Journal of Archaeology in the Low Countries 1-1 (May 2009)Leendert P. Louwe Kooijmans: The agency factor in the process of Neolithisation – a Dutch case study1

9 Material culture

As only Schipluiden yielded a certain quantity of artefacts made of organic material, a comparative assessment of the material culture will necessarily be limited to pottery and stone artefacts.


Fig. 17 Geographical differentiation of the pottery at sites of the Hazendonk group along a transect from the coast to the surroundings of Nijmegen. Note that the high line decoration score of Rijswijk is insignificant in view of the low overall decoration %.

All the sites produced the same simple type of pottery that is characteristic of the Hazendonk group. The simple pots have straight walls, with or without a low inverted rim, made of coils connected via H joints, tempered mainly with crushed quartz and decorated with fields of spatula, fingertip and fingernail impressions or with vertical lines, without motifs. The pottery assemblages of the Delfland sites show few differences, which are moreover much less pronounced than the differences with respect to pottery produced at sites further east, in the river area (fig. 17; see also Raemaekers 1999 and id. in Ball & Van den Broeke 2007). The use of shell as temper is – not surprisingly – a distinct characteristic of the coastal area, as is the use of vegetable matter. Crushed stone, in particular quartz, was on the contrary used mainly in the river area. At the coast, this form of tempering became dominant only in the course of the occupation period. In the east, sand was also used to temper the clay. Wall decoration in the form of vertical lines was common at all the sites in the river area, but rare at the coast. A third distinguishing feature in the east is a rough outer wall created by smearing lumps of clay over it (Schlickrauhung). Such pots, with a turned-down rim (a Tupfenleist), are related to the Vorratsgefässe of the Michelsberg culture. In addition, Hazendonk assemblages in the river area comprise thin-walled, smooth or polished bowls and dishes whose source of inspiration is still unclear. The carinated profiles resemble those of the Grimston bowls in England. So the typological relations are more complex than a simple Hazendonk-Michelsberg gradient (Louwe Kooijmans 2005, 2006b).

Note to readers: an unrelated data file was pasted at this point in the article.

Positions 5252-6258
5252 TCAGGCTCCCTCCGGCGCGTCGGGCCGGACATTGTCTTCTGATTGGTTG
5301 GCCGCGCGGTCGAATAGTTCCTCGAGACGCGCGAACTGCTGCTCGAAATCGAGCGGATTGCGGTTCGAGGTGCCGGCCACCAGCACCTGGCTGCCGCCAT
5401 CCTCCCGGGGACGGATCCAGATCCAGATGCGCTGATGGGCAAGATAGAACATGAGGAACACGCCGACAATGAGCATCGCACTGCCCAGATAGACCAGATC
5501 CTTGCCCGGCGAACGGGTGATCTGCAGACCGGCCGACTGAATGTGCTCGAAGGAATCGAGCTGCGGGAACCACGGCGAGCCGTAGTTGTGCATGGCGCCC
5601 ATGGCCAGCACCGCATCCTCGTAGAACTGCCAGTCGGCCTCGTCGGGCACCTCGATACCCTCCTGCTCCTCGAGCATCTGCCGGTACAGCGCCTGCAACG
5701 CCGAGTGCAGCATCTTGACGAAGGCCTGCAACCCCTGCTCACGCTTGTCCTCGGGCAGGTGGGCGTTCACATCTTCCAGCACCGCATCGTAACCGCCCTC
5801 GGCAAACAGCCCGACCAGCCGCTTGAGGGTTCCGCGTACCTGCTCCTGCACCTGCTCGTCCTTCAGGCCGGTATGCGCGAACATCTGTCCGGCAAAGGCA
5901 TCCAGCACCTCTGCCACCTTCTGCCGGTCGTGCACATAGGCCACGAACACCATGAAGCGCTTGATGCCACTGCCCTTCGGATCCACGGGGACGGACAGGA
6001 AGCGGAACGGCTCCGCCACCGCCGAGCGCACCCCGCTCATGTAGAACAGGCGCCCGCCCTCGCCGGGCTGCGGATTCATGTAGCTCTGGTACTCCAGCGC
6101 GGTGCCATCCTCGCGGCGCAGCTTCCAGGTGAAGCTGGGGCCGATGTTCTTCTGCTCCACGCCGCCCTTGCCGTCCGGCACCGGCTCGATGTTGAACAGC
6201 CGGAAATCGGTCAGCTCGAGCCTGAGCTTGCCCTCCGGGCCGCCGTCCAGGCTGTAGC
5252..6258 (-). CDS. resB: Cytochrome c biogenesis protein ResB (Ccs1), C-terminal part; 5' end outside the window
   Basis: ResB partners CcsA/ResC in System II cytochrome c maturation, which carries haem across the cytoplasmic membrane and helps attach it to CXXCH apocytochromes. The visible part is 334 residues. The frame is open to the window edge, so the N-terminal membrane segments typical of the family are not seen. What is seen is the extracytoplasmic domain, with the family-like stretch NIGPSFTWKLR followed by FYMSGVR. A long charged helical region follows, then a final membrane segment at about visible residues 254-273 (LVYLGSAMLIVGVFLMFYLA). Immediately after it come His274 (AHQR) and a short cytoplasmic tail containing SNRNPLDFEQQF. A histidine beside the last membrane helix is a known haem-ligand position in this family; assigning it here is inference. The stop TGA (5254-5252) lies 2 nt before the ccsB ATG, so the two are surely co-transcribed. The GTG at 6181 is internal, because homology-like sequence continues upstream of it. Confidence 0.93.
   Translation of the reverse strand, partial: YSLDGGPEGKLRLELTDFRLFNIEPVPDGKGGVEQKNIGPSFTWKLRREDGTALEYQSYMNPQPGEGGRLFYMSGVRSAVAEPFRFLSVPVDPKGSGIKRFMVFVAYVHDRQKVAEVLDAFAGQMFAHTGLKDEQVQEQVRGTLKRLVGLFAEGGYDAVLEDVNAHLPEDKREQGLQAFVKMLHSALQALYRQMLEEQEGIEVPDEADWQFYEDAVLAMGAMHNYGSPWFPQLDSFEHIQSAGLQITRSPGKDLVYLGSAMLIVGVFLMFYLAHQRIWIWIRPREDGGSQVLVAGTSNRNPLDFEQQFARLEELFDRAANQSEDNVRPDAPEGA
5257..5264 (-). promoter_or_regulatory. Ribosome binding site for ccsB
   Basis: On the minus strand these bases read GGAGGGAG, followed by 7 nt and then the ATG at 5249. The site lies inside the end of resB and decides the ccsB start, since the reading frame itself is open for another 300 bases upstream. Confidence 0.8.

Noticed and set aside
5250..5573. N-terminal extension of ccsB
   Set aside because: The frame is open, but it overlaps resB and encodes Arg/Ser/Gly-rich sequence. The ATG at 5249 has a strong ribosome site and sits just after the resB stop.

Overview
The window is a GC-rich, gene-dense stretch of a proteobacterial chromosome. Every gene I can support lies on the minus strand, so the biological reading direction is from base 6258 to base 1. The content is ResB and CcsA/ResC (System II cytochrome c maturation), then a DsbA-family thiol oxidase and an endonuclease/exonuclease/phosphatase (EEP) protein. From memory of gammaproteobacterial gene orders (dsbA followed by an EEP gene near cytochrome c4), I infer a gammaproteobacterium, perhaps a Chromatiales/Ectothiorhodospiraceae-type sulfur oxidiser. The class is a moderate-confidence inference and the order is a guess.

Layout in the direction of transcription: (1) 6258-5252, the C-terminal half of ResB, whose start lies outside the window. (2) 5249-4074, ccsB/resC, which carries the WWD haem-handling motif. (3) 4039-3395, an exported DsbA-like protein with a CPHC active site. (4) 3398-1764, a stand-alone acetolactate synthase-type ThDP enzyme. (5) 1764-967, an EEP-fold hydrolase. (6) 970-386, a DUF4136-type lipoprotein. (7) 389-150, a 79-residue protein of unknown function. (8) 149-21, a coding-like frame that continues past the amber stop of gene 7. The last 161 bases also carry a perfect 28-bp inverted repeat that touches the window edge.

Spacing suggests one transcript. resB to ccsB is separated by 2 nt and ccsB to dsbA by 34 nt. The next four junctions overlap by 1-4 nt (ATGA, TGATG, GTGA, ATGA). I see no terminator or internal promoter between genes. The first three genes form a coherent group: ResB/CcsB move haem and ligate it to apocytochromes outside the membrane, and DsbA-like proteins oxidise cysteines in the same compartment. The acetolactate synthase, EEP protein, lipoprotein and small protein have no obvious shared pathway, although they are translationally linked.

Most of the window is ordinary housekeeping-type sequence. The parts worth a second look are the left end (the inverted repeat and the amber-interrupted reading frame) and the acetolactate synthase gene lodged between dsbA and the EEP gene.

The interregional differences show that the Delfland potters had a certain independent status that allowed them to make their own technical and stylistic choices within a general earthenware concept. The pots produced at the individual Delfland sites however differ only little from one another. The Rijswijk assemblage has a conspicuously low percentage of decoration whereas Schipluiden stands out for the use of line decoration (only one sherd with line decoration was found at Rijswijk!). Such differences may reflect limited contacts with the east, differentiated according to site.